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Ratzinger's Faith: The Theology of Pope Benedict XVI

Author(s): Tracey Rowland

ISBN13: 9780199207404

ISBN10: 0199207402


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  • A general introduction to the theology of Pope Benedict XVI, including his approach to issues in moral and political theology, ecclesiology, liturgy, interpretations of the of the documents of the Second Vatican Council, and the theology of history. Tracey Rowland also addresses the question of Pope Benedicts place in the constellation of contemporary Catholic theologians. It has become a commonplace observation that Pope Benedict has been influenced by the thought of St Augustine, in contrast to many of his predecessors in the papacy who were much more strongly influenced by St Thomas Aquinas. Rowland therefore asks in what way Benedict is an Augustinian, and how this marked difference in theological perspective may play out in the coming years. Her book includes an extensive thematic bibliography, which will be valuable for students.

    Readership: Theologians, especially those with an interest in Catholicism; general readership interested in knowing the mind of the Pope

  • Tracey Rowland

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    The character of each papacy only becomes clear in retrospect. With the reign of Benedict XVI it is too early to tell. But those seriously interested in how things will develop will find much of interest in this book, which was widely hailed when it appeared last year in the more expensive hardback edition.

    The author is Professor of Political Philosophy and Continental Theology at the John Paul II Institute in Melbourne. Drawing on the Popes own writings and pronouncements, she outlines with scrupulous clarity his approach to many of the key issues of the day.

    Already we have seen how the Pope has maintained or brought back many small traditions of the Church over the centuries - but this should not obscure the deep philosophical base on which he builds. Rowland explores the central matter of how the theology of St Augustine, in contrast to that of Thomas Aquinas, has influenced him. This may be a very Germanic thing: Luther too was much concerned with Augustine.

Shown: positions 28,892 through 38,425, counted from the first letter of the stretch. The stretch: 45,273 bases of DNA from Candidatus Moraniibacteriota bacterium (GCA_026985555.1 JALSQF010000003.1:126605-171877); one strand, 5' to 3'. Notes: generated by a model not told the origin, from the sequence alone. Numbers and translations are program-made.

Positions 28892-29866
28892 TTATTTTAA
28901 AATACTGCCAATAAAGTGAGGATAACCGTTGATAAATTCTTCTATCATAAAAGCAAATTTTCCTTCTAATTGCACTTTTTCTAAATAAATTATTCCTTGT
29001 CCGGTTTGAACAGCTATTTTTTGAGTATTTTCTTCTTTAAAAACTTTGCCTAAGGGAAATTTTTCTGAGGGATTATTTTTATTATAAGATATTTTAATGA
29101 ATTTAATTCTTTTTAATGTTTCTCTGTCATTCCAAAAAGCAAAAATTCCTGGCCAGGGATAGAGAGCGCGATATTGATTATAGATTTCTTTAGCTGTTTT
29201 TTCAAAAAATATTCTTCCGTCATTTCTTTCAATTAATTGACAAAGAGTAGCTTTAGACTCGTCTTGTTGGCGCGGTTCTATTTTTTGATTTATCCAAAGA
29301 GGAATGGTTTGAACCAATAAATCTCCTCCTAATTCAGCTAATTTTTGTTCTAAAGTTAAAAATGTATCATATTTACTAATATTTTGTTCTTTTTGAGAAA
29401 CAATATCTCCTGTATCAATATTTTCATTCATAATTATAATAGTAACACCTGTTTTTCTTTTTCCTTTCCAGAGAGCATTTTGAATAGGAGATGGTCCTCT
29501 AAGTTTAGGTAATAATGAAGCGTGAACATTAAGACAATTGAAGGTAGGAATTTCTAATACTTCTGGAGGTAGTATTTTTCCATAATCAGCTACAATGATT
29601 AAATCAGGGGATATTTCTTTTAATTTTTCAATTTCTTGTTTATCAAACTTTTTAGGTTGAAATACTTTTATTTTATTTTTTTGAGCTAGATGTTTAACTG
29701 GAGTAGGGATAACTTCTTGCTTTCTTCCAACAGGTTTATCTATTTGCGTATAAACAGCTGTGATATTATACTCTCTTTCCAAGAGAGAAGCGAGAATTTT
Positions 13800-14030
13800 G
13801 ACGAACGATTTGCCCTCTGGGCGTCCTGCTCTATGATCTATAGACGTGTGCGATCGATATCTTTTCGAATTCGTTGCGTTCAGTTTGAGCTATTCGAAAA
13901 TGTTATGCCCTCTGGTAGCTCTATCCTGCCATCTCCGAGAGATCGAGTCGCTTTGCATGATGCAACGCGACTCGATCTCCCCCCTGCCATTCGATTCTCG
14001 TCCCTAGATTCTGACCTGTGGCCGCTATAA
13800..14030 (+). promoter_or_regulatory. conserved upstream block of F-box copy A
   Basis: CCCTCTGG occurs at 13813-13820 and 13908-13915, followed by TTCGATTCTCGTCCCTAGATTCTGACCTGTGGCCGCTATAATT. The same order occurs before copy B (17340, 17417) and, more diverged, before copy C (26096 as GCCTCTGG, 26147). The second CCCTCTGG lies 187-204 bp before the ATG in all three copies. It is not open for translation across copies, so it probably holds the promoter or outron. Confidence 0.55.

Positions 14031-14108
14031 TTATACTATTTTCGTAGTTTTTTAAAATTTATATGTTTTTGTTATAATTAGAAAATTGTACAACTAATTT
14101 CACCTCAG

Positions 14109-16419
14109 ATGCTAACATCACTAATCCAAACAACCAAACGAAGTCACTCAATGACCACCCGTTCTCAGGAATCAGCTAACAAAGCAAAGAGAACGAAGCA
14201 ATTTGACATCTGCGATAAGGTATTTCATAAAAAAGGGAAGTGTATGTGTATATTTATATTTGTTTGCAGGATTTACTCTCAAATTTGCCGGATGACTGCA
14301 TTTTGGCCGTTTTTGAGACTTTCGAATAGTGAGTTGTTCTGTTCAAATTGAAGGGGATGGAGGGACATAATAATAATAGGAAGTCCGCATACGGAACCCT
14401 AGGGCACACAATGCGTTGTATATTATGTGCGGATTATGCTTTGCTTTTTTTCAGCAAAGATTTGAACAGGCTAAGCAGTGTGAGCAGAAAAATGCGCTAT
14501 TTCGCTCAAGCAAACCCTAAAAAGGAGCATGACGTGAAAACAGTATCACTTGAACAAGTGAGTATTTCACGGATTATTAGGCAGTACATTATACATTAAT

But this focus on St Augustine is part of a larger picture. Pope Benedict has a clear tendency to locate himself in the traditions not only of the Church, but also of European, and indeed Germanic, culture. But if the Church is truly universal, its message of salvation must be transmittable in terms of other cultures too. Here, undoubtedly, the encounter with an increasingly militant Islam (as attempted at Regensburg) suggests Benedicts path will not be an easy one.

    Towards the end of the book the author has a telling comment contrasting John Paul II with the present Pope. The late Pope insisted, over his cardinals objections, in hosting a pop concert, in his homily afterwards stuffing allusions to the lyrics with a Christian meaning. John Paul was always prepared to try a strategy of sugar coating the medicine, whereas Benedict tends to deliver it straight. Both however, were in agreement about the cultural healing needed.

    This contrast may well be the key to the future.

    - Peter Costello, The Irish Catholic


Ratzinger's Faith: The Theology of Pope Benedict XVI